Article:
bmcke wrote:I'll take one last stab at middle ground. Andrew talked about teams "composed of players with two or more years of experience," but what if the writing requirement were reduced for those teams with only one player across the two-year line? I think half a packet would be more fair for those teams, especially because of the likelihood that the one player will be stuck writing it all himself. 13/13 or so is still lots to get someone comfortable writing, but 25/25 can be enough to mess up their week.
What is the likelihood that that one experienced player would be writing the whole packet himself? Maybe he needs some assertiveness training. It's pretty much always a good idea to make sure your teammates know that if you don't write, you don't play.

Re: ACF Fall and numbers of packets

Posted: Mon Nov 07, 2011 10:24 pm
by Ethnic history of the Vilnius region
Susan wrote:
bmcke wrote:I'll take one last stab at middle ground. Andrew talked about teams "composed of players with two or more years of experience," but what if the writing requirement were reduced for those teams with only one player across the two-year line? I think half a packet would be more fair for those teams, especially because of the likelihood that the one player will be stuck writing it all himself. 13/13 or so is still lots to get someone comfortable writing, but 25/25 can be enough to mess up their week.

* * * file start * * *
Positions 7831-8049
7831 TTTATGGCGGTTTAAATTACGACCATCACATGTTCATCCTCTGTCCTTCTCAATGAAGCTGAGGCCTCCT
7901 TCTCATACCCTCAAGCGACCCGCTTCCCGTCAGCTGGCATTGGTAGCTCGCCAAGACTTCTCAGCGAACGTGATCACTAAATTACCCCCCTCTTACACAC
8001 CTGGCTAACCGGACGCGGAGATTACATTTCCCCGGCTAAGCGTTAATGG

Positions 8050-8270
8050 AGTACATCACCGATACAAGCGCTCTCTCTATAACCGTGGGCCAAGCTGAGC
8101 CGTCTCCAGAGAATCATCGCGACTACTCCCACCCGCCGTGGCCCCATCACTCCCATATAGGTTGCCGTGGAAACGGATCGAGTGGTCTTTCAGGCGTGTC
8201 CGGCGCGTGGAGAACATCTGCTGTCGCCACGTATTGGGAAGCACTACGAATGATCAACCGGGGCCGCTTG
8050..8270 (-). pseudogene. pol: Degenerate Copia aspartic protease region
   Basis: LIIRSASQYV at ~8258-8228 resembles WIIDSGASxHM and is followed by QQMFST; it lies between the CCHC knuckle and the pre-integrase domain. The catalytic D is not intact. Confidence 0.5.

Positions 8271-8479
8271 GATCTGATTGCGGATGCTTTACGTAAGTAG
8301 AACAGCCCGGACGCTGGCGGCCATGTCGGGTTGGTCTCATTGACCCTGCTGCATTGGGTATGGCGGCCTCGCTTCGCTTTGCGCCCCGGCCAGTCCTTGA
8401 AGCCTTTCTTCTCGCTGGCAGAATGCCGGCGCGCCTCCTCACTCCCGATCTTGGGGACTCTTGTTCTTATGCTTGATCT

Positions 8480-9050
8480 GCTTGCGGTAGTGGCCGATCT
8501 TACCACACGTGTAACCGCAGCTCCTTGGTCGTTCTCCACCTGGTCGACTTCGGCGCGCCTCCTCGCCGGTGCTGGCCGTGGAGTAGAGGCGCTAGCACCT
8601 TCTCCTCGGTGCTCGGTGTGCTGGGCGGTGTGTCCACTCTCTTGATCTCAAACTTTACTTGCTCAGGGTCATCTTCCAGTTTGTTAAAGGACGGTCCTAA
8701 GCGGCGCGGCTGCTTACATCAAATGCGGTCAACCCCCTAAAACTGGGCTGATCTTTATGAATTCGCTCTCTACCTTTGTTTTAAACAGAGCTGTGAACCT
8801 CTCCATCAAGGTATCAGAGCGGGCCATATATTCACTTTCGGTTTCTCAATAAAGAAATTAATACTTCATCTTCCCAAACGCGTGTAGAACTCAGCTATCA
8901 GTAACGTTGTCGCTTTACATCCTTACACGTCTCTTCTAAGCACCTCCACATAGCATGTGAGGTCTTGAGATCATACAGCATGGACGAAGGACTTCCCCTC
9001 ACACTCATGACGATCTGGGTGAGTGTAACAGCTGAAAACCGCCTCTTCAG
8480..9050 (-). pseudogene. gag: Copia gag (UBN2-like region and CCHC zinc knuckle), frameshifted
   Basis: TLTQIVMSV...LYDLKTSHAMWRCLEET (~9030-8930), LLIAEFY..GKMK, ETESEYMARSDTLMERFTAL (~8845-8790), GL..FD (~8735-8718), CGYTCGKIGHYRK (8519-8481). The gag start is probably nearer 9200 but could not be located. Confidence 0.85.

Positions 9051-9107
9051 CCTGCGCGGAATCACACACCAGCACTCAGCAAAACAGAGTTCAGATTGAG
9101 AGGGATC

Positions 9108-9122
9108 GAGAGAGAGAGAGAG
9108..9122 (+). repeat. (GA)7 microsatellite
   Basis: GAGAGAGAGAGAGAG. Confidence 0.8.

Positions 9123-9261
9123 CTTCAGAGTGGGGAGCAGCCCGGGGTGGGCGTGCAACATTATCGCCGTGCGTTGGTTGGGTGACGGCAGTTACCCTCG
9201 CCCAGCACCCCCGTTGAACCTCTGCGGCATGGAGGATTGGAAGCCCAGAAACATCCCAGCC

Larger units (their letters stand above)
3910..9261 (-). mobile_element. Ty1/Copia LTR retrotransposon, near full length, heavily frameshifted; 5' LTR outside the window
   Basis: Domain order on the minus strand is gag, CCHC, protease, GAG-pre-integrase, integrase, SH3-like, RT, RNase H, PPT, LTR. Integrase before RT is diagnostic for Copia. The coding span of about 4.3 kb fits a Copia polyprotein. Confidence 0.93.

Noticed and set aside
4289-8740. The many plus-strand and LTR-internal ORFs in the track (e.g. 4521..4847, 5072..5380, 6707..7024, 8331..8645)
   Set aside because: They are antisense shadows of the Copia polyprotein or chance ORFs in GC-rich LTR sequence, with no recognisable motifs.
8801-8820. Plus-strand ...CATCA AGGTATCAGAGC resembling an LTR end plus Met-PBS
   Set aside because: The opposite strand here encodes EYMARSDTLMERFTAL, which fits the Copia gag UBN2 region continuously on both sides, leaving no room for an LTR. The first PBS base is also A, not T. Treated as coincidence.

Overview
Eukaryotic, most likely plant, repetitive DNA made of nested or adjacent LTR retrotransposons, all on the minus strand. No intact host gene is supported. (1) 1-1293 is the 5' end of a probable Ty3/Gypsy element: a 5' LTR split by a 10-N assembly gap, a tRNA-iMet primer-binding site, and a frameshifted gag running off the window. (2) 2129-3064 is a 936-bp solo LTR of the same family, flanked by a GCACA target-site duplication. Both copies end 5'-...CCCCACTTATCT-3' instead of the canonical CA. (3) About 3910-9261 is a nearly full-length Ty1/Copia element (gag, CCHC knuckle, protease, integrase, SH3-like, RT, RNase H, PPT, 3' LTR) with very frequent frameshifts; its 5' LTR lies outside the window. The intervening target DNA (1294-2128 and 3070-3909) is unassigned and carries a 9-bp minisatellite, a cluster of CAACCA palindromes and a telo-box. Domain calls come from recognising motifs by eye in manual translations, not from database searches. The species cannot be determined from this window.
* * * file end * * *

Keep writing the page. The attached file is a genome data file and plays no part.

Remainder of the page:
What is the likelihood that that one experienced player would be writing the whole packet himself? Maybe he needs some assertiveness training. It's pretty much always a good idea to make sure your teammates know that if you don't write, you don't play.
That's easier said than done at many programs. Lots of teams don't have the luxury of having large numbers of recruits every year where they can just turn away casual players who aren't willing or able to write questions. As Mason said to Dixon, you gotta draw the line somewhere for freeloaders, but early in the year it can be difficult to force newbies to write. Not necessarily advocating lowering the question number requirement here, but there are definitely individuals stuck writing entire packets for their teams.

Re: ACF Fall and numbers of packets

Posted: Tue Nov 08, 2011 8:26 am
by Matt Weiner
The requirement used to be that EVERY team attending certain ACF tournaments (and packet-submission tournaments of any kind) write a packet. This led to two things:

1) Teams of entirely new players being left to fend for themselves
2) Exemptions being granted on an ad-hoc basis according to whom the editor felt didn't need to write a packet

Thus, the standardized system was born, including the blanket exemption for teams of new players.